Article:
I am told that during a very interesting and well-run radio show about deaconesses, it was agreed (or at least widely thought) that Phoebe, mentioned famously in Romans 16:1, was a deaconess. But was she?
By “deaconess” I mean the office as it was known to St. John Chrysostom in the late fourth century and mentioned in the canons of Chalcedon in 451. The office and the Greek term “deaconess” are known to have existed in Syria in the third century, but the office was entirely invisible in the Church before that. Indeed, in the first two hundred years of the Church’s history no surviving text unambiguously mentioned deaconesses or female deacons. Given that offices such as that of “widows” are early mentioned (e.g. St. Ignatius’ Epistle to the Smyrneans, 13:1, and in Hippolytus’ Apostolic Tradition, along with readers, subdeacons, and virgins), the complete absence of deaconesses during this time needs to be accounted for. Let us examine the question a little more closely.
St. Paul in Romans 16:1 calls Phoebe “a διάκονος/ diakonos of the church in Cenchrea”. The term διάκονος is a very general and elastic one. St. Paul used it to describe himself and Apollos (e.g. 1 Corinthians 3:5, Colossians 1:7), Paul’s helper Tychicus (Ephesians 6:21, Colossians 4:7), government officials (e.g. Romans 13:4), and even Christ Himself (Romans 15:8). The word is also used to describe waiters at a feast (John 2:9), and all Christians (John 12:26). Given such a generous use of the word, it is exegetically precarious and unsound to render it “deacon” in the absence of any evidence that the word is being used of a specific office, such as it is in Philippians 1:1 and 1 Timothy 3:8f, where the term is paired with that of ἐπισκοπος/ episkopos (i.e. bishop).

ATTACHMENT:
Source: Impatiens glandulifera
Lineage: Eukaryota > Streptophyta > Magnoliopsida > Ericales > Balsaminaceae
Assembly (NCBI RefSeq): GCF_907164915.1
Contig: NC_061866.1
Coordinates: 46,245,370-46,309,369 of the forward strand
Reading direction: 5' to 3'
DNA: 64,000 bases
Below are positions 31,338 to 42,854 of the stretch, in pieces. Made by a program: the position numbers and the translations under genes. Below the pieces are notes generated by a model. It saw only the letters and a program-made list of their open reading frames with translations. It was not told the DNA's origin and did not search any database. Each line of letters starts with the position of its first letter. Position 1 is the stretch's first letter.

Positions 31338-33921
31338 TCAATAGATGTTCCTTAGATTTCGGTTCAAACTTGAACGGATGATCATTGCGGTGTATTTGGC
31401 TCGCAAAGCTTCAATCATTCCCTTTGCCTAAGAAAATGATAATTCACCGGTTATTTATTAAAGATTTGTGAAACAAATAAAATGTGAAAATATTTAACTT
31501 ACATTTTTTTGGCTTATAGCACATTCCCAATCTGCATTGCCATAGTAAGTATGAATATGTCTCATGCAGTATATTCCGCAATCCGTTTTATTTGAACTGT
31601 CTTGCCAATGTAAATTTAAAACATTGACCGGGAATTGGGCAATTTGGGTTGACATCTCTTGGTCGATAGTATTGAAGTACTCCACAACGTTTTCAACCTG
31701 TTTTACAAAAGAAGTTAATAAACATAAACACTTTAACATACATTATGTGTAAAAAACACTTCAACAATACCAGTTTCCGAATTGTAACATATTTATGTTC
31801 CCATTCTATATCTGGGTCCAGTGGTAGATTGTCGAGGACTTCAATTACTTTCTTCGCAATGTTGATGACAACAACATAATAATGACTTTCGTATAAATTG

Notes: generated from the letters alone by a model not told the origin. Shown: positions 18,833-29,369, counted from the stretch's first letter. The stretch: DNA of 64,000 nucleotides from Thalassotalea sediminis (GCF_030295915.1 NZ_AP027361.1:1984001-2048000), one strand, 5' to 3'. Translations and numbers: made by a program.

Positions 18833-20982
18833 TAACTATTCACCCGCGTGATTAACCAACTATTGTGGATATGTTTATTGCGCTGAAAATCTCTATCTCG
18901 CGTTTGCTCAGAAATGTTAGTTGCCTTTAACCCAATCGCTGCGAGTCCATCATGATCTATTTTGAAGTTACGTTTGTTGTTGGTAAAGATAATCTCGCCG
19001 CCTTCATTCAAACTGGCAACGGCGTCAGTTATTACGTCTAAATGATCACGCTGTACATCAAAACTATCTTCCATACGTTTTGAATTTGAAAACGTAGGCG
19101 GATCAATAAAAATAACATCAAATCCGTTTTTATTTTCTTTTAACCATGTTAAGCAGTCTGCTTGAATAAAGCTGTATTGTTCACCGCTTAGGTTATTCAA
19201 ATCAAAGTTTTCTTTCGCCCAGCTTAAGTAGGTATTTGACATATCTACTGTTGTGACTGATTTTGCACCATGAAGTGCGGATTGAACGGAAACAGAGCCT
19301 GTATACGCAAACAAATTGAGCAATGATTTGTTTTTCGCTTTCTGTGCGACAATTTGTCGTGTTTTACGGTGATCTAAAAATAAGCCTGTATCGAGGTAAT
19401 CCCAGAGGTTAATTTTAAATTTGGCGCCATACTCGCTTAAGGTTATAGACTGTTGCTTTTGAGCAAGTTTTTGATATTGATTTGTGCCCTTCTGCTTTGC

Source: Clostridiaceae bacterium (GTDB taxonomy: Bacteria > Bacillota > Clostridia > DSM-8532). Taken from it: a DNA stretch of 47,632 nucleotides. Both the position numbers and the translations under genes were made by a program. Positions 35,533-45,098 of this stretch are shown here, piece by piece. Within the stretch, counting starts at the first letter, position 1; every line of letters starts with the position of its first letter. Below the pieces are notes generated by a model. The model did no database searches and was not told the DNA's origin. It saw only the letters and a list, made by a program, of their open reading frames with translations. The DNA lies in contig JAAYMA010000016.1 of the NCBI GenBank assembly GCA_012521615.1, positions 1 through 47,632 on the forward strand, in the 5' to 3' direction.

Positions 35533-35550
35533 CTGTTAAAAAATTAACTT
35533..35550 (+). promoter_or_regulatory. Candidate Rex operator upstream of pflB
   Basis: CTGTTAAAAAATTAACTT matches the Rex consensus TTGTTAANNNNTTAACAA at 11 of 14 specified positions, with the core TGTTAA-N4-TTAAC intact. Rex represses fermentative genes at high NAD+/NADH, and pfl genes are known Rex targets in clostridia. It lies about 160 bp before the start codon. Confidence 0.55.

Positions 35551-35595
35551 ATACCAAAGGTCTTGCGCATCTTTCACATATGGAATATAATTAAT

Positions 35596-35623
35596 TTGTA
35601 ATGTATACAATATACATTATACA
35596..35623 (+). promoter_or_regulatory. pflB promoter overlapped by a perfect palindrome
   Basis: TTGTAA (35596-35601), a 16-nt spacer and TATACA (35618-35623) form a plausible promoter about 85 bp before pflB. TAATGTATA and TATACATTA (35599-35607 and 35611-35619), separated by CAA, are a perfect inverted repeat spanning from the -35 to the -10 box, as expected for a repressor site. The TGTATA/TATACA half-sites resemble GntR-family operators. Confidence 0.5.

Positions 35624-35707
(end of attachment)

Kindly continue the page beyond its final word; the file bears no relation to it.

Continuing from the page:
In the Jewish culture of Paul’s day it was not unknown for groups to bestow upon women titles of authority which were strictly honourary (such as “Mistress of the Synagogue” and “Ruler of the Synagogue”). As Charles Ryrie wrote in his book The Role of Women in the Church, “Although honorary titles of the synagogue were bestowed on women for outstanding service (usually charity), these titles had no official significance”—i.e. they did not indicate an actual office. It is quite possible that Paul’s description of Phoebe as a διάκονος and (along with his description of her as a προστάτις/ prostatis, i.e. a helper, patron, protector, ruler) was such an honourary description, designed to secure her a welcome when she visited Rome.
This becomes exegetically clearer when we examine 1 Timothy 3:1f, where Paul describes the office-bearers of the Church.
In this passage Paul describes the characteristics which must accompany office-bearers such as ἐπισκοποι and διάκονοι (i.e. bishops and deacons). The ἐπισκοπος must be above reproach and “the husband of one γυνή”—i.e. “one wife” (thus verse 2 NASB). The bishop must rule his household well, having his children in submission with all respect, “but if anyone does not know how to rule his own household, how will he take care of the church of God?” (verses 4-5). In other words, the test of his character could be seen by observing his wife and children.
After describing the characteristics that must accompany those who desired to be bishops, Paul went on to describe the characteristics of those who desired to be deacons: “Deacons similarly must be respectable, not double-tongued” (verse 8). Then in verse 11 Paul turns to the family of the deacon as he did to the family of the bishop: “Wives (Greek γυνή) similarly must be respectable, not slanderers, temperate, faithful in all things.”